The California legislature this week approved SB 253, a bill that requires any business with annual revenues of $1 billion or more that does business within the state to report all of its greenhouse gas emissions, not just those directly attributable to its operations.
Emissions are typically classified as Scope 1, Scope 2, or Scope 3. Today, most companies report their Scope 1 emissions while wrapping themselves in a banner proclaiming how “green” they are. Bill McKibben peels back that camouflage by talking about the all new Apple Watch line introduced this week. Apple claims its new watches are now carbon-free, thanks to advances in metallurgy, fabric science, and so forth.
That is true if the issue is Scope 1 emissions but not true in the context of the company’s Scope 3 emissions. McKibben says, “Apple’s biggest source of carbon emissions is the money it keeps in America’s banking system, which is lent out for new pipelines and the like. When you count those emissions, Apple’s carbon footprint goes up 64 percent.”
What Are Scope 3 Emissions?
In every discussion, it is important to define terms. It is easy to toss phrases like Scope 3 around, but what does it actually mean? The graphic above from the Environmental Protection Agency helps to visualize the issue. Here’s how the EPA explains it:
Scope 3 emissions are the result of activities from assets not owned or controlled by the reporting organization, but that the organization indirectly affects in its value chain. Scope 3 emissions include all sources not within an organization’s scope 1 and 2 boundary. The scope 3 emissions for one organization are the scope 1 and 2 emissions of another organization. Scope 3 emissions, also referred to as value chain emissions, often represent the majority of an organization’s total greenhouse gas (GHG) emissions.
The GHG Protocol defines 15 categories of scope 3 emissions, though not every category will be relevant to all organizations. Scope 3 emission sources include emissions both upstream and downstream of the organization’s activities.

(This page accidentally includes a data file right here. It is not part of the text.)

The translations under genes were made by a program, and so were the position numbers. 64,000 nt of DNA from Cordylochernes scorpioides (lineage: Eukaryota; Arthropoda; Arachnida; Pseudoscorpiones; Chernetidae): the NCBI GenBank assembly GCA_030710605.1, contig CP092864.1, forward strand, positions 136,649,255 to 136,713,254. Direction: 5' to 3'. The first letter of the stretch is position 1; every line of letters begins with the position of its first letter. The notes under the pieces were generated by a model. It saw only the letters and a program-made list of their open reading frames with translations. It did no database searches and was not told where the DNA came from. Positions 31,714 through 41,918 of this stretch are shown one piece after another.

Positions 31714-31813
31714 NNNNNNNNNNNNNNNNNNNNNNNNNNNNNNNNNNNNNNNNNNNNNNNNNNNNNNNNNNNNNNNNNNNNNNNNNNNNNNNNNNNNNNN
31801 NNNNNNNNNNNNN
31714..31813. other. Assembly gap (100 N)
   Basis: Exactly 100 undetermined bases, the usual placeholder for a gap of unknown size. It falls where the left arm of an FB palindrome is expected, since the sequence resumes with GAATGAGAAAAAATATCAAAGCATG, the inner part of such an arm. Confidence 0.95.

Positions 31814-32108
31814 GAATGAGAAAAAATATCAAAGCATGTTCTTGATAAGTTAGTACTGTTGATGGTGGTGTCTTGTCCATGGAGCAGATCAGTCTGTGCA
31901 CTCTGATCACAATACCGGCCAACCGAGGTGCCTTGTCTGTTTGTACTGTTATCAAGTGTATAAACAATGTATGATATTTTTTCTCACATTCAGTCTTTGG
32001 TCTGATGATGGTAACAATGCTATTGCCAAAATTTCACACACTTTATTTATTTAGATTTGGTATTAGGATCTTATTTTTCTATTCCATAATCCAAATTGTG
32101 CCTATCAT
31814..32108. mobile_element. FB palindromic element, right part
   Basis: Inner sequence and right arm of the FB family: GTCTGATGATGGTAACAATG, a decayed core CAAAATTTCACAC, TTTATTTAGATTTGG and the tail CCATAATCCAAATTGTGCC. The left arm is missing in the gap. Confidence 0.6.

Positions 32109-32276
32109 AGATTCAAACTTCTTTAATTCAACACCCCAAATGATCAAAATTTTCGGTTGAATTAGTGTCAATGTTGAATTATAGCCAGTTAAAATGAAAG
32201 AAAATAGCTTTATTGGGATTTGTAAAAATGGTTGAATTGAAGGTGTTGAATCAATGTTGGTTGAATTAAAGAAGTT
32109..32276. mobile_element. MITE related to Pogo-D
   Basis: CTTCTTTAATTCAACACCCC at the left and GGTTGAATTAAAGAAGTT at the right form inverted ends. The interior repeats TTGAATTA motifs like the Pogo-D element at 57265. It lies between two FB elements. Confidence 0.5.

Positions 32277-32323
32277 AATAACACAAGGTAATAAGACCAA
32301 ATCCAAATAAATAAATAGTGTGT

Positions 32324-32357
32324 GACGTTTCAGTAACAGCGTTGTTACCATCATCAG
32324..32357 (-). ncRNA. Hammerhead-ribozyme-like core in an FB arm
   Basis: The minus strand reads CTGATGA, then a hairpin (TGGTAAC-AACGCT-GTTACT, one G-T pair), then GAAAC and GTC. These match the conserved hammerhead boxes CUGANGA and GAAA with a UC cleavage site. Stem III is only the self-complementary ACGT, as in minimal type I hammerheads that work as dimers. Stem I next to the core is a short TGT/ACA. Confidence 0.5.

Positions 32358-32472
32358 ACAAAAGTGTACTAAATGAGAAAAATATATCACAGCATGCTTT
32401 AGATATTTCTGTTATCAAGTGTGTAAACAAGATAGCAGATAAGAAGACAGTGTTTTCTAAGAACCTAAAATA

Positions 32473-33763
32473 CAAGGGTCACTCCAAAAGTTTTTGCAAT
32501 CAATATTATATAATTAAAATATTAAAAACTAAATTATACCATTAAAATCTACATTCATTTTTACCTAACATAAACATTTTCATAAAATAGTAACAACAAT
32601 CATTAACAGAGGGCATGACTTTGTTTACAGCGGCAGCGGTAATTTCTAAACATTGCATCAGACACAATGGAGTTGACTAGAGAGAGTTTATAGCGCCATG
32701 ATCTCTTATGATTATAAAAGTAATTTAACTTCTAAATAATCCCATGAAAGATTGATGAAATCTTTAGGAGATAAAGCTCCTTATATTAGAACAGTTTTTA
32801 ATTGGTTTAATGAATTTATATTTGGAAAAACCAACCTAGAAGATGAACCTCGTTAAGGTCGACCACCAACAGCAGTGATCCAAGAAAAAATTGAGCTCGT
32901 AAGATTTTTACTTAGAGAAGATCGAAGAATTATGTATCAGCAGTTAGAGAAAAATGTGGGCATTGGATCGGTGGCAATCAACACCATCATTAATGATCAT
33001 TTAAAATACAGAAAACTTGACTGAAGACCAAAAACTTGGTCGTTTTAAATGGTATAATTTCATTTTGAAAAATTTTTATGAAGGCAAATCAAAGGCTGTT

To fully meet GHG Protocol standards, an organization must report emissions from all relevant scope 3 categories. More organizations are reaching into their value chains to understand the full GHG impact of their operations. In addition, because scope 3 sources may represent most of an organization’s GHG emissions, they often offer emissions reduction opportunities. Although these emissions are not under the organization’s control, the organization may be able to affect the activities that result in the emissions. The organization may also be able to influence its suppliers or choose which vendors to contract with based on their practices.
According to The Verge, SB 253 requires the California Air Resources Board to develop rules by 2025 for companies with annual revenues over $1 billion. By 2026, the companies would have to publicly report greenhouse gas emissions that come from their operations and electricity use. In addition they will be required to disclose how much pollution is generated by their supply chains and customers by 2027.
In a statement, Ben Jealous, the executive director of the Sierra Club, said,“We are pleased to see California addressing the risks that climate change poses to our financial system and our livelihoods, health, and environment head-on. For too long, corporate polluters and financial institutions have tried to downplay the growing risks their climate pollution poses to investors, customers, communities, and the economy.
“California joins a growing list of jurisdictions around the world mandating that corporations accurately disclose all their direct and indirect emissions so that stakeholders can understand and make informed choices about companies’ climate risks and impacts. The Sierra Club urges Gov. Newsom to sign this legislation quickly, and we urge the Securities and Exchange Commission to join California, the European Union, and other jurisdictions in taking a comprehensive approach to requiring the disclosure of all emissions and major climate risks.”